To cut to the chase, the camera I used was a Fujifilm X-T100, and the lens is a fully manual Meike 25mm 1.8. Getting used to the manual focus took a while, although I do appreciate a softer focus, so it never needed to be perfect.

Here are the photos I liked most from the trip:

📷 Chinatown, London.

Fujifilm X-T100 | XC35mmF2

Some Thoughts on Smartphone Photography and the Rise of Good Photos Over Great Photos

I'm having a bit of a photography-obsessed afternoon today, and while I was researching people's opinions on using old cameras/phones for photography, I came across a video focussing on using an iPhone 7 to do street photography.

If I'm honest, I don't think the video review itself was very useful, or at least it wasn't what I was looking for. It seemed to focus on the raw camera qualities of the phone, being able to take super fast photos, and taking a really small crop and still being able to have it printed, rather than what kind of photos the camera produced. But it did make me think about what I appreciate about photography, so that's something.

There was one quote from the video that stood out to me though, although probably for different reasons than intended:

In Apple's quest to make every photo a good photo, sadly no photo becomes a great photo.

While I don't think it's particularly true that you can't take great photos on iPhones, or that this is a result of Apple's goal to improve its camera. I do think that in general, too much focus is put on taking a good photo, rather than creating a great photo.

When you watch reviews of cameras online, they spend the time talking about the fastest shutter speed, resolution, aperture, and battery life, but very rarely the characteristics of the photos that they produce. Maybe it's because I see photography as an art form, rather than an act of documenting the world. It could also be that this just is what modern photography is nowadays.

When I think about what a great photo is, it's never the level of detail in the image, or that every face is clearly lit. I care more about the feel of the photo and the mood that was captured. Maybe that's why I stray towards old cameras/phones, 35mm film, and "retro" camera apps.

There's definitely something about harsh shadows and a bit of grain that I appreciate, but I think it goes deeper than that. Film photos feel more like real life to me. Whereas I get the feeling that camera manufacturers (inc. Apple) want to remove the messy human element and create photos that are technically good but have no feeling to them.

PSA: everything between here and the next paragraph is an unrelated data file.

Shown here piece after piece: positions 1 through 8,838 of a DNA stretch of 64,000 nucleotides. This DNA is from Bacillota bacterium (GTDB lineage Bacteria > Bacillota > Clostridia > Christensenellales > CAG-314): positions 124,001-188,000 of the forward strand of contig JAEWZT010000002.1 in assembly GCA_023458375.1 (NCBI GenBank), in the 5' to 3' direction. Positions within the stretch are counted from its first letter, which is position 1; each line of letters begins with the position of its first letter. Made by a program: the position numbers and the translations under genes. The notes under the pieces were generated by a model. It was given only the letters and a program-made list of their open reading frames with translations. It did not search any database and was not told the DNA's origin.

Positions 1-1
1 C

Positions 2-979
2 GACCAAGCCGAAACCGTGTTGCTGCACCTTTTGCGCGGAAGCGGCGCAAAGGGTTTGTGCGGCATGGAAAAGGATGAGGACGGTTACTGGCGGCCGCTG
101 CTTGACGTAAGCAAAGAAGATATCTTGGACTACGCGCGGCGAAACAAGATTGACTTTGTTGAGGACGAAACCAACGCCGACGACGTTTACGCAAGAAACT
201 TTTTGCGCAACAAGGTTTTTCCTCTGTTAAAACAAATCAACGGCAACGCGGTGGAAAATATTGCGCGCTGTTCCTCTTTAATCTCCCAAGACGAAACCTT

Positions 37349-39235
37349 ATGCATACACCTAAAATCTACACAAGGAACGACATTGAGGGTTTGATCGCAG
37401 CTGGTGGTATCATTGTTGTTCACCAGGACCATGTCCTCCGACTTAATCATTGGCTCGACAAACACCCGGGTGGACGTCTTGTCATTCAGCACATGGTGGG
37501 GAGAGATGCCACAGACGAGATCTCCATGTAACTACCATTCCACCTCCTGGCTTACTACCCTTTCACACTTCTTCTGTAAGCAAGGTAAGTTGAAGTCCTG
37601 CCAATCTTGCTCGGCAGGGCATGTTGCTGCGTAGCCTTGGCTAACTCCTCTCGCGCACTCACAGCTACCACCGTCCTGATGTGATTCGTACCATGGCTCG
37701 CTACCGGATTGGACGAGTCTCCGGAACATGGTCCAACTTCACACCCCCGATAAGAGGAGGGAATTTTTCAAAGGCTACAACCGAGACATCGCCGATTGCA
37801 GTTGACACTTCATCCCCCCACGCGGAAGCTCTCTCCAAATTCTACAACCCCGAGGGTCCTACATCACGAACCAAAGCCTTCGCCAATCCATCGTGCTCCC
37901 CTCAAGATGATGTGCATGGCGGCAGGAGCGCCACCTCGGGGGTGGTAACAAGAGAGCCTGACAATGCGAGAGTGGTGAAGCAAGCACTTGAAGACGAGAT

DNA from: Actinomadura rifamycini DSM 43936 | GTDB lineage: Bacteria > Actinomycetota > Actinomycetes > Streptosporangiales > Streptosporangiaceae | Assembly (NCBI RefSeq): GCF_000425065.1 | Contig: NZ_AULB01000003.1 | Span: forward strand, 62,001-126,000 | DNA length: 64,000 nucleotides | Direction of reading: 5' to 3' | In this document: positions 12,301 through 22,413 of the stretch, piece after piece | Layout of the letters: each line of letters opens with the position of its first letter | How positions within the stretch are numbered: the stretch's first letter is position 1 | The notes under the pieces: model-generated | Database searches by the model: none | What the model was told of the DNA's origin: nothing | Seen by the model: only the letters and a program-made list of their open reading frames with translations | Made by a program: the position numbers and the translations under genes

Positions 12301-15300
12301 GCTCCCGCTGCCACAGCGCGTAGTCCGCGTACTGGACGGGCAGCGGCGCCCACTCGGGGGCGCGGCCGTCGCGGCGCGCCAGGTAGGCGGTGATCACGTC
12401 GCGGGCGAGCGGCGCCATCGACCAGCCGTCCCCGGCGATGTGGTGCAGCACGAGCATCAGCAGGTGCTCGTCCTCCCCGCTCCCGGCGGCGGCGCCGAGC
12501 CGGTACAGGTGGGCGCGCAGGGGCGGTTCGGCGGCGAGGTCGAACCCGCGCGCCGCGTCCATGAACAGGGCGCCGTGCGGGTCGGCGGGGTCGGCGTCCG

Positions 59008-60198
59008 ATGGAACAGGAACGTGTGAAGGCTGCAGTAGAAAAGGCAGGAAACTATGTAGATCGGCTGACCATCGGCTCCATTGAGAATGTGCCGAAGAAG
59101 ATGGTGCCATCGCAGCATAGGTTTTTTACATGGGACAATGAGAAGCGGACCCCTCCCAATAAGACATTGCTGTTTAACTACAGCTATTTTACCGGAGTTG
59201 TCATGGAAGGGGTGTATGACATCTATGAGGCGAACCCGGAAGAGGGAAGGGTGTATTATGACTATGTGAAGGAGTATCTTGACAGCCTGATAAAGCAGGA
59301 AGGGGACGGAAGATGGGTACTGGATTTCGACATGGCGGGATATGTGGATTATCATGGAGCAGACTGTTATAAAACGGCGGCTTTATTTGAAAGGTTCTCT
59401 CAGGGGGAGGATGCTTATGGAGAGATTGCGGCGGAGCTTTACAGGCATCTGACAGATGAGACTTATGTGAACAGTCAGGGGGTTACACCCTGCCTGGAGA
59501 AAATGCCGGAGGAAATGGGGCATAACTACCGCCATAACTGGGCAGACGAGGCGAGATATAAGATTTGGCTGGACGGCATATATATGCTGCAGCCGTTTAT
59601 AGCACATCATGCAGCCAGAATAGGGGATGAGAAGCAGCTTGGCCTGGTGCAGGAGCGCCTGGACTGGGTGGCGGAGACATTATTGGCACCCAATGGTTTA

I guess this somewhat relates to what Marques Brownlee said in his recent videos about the iPhone camera, where the emphasis was being placed on making every photo good, but in some cases, the photos felt unnatural, the sky was a little off, or the shadow from a face was removed. There's even a thing called the "Netflix Look" which is the accusation that everything on Netflix looks the same.

With the right skill and tools, you can take amazing photos on the iPhone, but it certainly feels like the rise of the smartphone and its emphasis on computational photography has led to a kind of photography gentrification.

Maybe the reason behind people becoming more interested in old phones, film cameras, and retro-camera filters, isn't just because of some TikTok trend. Maybe it's because they realised that there's more to photography than the generic smartphone sensor and post-processing effects.

Create a 9-Patch Border with Broider

Pretty cool little tool by Max Bittker to make 9-patch borders in CSS. Reminds me very much of the pixel art in GameBoy games. If you notice a new border anywhere on my website soon, you know where it's from.

Comparing Every iPhone Camera

MacAddress have just released a video where they go through the effort of testing every iPhone camera*, so they could see how it has evolved over the many years. It's pretty amazing to see what the cameras are capable of now compared to the original iPhone. (Although I'd still like to see a little less processing on current iPhones).

One thing they quickly rushed over in the video was that the 3GS is apparently gaining some popularity due to the style of photos that the 3MP camera produces.